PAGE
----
There may also be outstanding tax payments to settle, so you should also contact HMRC and the local council (for council tax) to check. Also, check if there are any other outstanding bills that the deceased’s owes.

You must also get a valuation of the deceased person’s property. You can do this yourself, but if you use an estate agent or surveyor to provide a professional, written valuation

Once you have established the value of the estate, you will be able to determine whether you require a Grant of Probate and whether there is any Inheritance Tax due.

Before you apply for a Grant of Probate, you must first pay any inheritance tax that is due.

If it is necessary, you must submit an Inheritance Tax return to HMRC, within 12 months from the end of the month when the death occurred.

Applying for a Grant of Probate

You can apply for a grant of probate either online, or by post.

If applying online, you should follow the instructions on the Government website.

You can also apply by post, by completing the relevant application form and sending it along with relevant documentation to HMCTS Probate.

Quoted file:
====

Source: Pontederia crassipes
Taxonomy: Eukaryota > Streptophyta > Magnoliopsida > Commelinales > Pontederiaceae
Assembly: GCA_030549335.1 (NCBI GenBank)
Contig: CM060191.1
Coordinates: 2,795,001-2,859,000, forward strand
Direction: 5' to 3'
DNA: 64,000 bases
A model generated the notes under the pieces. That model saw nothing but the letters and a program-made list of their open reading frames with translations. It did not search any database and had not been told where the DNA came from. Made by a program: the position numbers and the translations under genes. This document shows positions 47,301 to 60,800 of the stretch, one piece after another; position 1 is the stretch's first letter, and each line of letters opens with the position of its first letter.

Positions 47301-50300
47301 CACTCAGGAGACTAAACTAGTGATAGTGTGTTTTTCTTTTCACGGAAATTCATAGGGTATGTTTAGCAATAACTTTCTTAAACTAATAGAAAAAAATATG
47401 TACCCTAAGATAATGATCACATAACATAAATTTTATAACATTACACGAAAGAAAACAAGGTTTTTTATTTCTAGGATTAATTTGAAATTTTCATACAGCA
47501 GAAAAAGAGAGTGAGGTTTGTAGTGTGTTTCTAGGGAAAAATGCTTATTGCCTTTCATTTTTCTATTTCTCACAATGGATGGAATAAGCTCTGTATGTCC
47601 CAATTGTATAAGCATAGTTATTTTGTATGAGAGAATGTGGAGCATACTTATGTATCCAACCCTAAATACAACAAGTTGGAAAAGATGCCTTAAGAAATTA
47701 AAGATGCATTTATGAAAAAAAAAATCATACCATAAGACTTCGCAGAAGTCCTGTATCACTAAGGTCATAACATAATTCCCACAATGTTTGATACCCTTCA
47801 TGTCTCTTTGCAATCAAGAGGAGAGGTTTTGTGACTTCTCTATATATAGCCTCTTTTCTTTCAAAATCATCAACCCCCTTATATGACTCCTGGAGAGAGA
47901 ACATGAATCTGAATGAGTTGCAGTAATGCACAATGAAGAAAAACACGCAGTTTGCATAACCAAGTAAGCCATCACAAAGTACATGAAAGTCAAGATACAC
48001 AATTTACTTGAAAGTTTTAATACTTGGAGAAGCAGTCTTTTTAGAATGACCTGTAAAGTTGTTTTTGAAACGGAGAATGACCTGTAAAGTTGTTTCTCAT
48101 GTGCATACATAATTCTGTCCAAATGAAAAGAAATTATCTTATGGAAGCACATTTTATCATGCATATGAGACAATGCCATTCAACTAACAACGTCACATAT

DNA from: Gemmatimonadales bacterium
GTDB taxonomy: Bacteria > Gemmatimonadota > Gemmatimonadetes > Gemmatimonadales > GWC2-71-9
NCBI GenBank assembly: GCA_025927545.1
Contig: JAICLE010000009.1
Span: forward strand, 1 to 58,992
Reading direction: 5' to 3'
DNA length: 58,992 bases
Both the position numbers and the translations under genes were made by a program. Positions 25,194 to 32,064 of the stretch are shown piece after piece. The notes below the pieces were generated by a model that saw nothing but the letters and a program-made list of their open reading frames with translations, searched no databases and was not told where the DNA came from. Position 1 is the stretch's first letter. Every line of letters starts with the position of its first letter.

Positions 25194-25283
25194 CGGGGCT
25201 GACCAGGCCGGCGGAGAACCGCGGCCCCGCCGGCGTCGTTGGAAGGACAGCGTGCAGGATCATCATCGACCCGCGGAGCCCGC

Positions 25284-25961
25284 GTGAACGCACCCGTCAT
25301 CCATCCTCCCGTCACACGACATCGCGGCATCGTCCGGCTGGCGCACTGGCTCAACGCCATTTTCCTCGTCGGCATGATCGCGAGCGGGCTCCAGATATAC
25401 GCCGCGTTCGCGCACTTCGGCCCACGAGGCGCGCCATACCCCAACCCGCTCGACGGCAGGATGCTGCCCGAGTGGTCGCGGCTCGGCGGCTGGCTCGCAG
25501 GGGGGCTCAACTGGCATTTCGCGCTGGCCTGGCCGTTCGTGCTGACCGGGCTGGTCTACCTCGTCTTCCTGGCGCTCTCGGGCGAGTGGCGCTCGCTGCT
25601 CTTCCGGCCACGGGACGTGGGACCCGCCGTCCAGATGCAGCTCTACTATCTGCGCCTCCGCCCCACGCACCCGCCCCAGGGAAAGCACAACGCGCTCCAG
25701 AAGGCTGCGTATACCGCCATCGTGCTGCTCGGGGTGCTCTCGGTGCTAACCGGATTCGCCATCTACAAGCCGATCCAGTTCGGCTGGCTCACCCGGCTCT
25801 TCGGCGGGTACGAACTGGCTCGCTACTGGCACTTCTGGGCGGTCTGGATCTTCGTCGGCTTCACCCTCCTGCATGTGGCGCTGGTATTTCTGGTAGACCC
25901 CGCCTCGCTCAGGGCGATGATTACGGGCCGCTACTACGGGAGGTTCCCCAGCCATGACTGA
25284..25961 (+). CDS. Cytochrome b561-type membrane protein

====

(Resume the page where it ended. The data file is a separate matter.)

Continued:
Full details are on the Government website.

What will a Grant of Probate Cost?

The fee for applying for a Grant of Probate is currently £273. This fee applies if the value of the estate is over £5,000. There is no charge if the estate is under £5,000.

Extra copies of the Grant of Probate will cost £1.50 each.

What Happens After You Receive the Grant of Probate?

The simpler the estate is, the easier it should be for the executors to administer it. However, larger estates can involve degrees of complexity.

To administer the estate, you must gather in its assets, ready for distribution to the beneficiaries named in the Will.

Institutions holding these assets should release them fairly swiftly once you have been granted probate.

You should set up a special executor’s account, separate from your own bank account, to pay these assets into.

It might also be necessary to advertise for any unknown creditors to come forward. If you do not do this, you could end up liable for unpaid debts in the future.

You can place a notice in your local press, but also in The Gazette, which is the UK’s official public record.

Before distributing the estate, check that you have identified all beneficiaries and creditors and that you have paid all estate debts and taxes.